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Barron's Booknotes-Brave New World by Aldous Huxley
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CHAPTER TWELVE

The characters and their ideas come into conflict again in this chapter. First Bernard invites important guests to meet the Savage, but John refuses to leave his room. The guests immediately start to feel contempt for Bernard, whom they had pretended to like only to meet John. Bernard again becomes a victim of the system, and again suffers the feeling of being different that plagued him before.


John likes Bernard better that way, and so does Helmholtz, who has become John's friend. Helmholtz recites verses he wrote about solitude, a sin against the Utopian system; John responds with some of Shakespeare's verses on the self. Helmholtz is entranced, and is annoyed when Bernard equates a Shakespearean metaphor with orgy-porgy. But Helmholtz himself is a creature of Utopia. He thinks it absurdly comical that Juliet has a mother and that she wants to give herself to one man but not to another. He says a poet in the modern world must find some other pain, some other madness to write well. Actually, he says a "propaganda technician" must find these feelings, seeing no difference between that label and "poet." The chapter ends with his wondering what madness and violence he can find-a signal that Huxley wants you to wonder, too, and to suspect that the answer will soon become plain.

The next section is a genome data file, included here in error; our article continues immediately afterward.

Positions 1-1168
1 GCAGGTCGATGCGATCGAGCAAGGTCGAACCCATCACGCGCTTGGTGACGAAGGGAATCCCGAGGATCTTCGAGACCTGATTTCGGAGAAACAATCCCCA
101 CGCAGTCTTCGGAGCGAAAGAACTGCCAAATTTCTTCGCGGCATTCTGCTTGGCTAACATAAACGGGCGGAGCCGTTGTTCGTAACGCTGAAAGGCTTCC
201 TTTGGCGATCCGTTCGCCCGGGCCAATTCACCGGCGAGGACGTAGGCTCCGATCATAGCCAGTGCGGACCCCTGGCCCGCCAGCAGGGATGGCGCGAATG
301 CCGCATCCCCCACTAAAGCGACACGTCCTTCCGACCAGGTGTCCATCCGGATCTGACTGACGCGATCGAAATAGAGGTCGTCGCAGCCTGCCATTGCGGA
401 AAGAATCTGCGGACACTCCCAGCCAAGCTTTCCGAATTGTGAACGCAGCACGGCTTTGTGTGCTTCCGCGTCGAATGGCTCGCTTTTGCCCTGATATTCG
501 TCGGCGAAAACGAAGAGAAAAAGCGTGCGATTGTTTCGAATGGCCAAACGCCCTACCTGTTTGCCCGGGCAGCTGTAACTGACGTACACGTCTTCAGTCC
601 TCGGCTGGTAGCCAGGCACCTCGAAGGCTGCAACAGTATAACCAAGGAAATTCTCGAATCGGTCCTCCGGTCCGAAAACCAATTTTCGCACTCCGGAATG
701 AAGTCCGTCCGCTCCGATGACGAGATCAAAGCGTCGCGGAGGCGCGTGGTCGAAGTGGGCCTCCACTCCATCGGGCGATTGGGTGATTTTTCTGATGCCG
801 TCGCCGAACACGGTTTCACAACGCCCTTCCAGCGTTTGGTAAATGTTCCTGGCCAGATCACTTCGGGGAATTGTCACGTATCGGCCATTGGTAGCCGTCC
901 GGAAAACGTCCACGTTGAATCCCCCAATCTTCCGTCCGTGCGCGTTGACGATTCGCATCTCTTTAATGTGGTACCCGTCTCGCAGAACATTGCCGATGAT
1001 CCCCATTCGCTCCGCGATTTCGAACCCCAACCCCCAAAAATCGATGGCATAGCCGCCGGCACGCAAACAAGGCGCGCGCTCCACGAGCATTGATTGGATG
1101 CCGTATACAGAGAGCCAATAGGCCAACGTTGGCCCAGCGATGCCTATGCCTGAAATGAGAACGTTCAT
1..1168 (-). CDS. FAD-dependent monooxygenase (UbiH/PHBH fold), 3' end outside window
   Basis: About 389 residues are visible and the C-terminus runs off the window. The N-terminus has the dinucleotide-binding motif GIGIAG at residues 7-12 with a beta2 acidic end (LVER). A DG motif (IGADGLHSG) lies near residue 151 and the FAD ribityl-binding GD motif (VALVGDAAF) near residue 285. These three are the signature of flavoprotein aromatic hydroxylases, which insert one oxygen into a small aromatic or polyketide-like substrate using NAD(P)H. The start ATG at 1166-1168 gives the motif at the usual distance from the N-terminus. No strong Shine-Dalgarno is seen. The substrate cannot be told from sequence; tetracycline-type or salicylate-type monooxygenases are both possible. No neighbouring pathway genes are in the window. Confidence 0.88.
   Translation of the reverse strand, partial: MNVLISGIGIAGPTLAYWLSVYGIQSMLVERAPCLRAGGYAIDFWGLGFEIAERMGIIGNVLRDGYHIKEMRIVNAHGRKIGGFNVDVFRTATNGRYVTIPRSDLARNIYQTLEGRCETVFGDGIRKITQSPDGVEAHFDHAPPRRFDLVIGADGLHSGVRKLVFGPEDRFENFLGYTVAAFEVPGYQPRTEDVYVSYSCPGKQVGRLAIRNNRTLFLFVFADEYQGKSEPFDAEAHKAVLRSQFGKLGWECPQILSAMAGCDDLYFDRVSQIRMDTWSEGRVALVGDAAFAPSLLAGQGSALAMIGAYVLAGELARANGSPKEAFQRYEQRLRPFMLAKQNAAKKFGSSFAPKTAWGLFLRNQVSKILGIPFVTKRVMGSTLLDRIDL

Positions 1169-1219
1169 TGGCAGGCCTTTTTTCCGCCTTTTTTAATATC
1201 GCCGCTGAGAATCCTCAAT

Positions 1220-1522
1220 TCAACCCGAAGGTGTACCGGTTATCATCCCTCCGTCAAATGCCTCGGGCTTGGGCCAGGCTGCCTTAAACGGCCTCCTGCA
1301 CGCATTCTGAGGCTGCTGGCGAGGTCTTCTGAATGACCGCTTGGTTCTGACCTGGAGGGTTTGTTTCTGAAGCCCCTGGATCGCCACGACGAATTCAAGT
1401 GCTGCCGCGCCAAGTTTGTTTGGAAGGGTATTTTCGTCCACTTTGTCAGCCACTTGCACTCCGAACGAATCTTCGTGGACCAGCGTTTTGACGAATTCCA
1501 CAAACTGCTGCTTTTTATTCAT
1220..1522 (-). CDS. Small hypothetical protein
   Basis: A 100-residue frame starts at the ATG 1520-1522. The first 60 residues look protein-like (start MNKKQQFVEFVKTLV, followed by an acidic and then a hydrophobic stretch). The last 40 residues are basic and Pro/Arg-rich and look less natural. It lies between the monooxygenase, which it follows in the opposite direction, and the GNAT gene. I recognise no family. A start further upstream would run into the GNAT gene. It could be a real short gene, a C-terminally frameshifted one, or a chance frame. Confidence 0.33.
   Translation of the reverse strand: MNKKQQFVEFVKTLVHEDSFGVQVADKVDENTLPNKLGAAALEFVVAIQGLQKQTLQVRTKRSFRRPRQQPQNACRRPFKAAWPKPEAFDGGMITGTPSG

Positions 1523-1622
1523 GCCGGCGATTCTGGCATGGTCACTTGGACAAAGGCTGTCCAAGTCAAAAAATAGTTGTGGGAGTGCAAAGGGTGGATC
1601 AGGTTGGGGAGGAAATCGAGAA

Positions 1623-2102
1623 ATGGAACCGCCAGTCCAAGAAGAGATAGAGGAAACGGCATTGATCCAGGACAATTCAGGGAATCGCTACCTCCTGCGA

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Barron's Booknotes-Brave New World by Aldous Huxley
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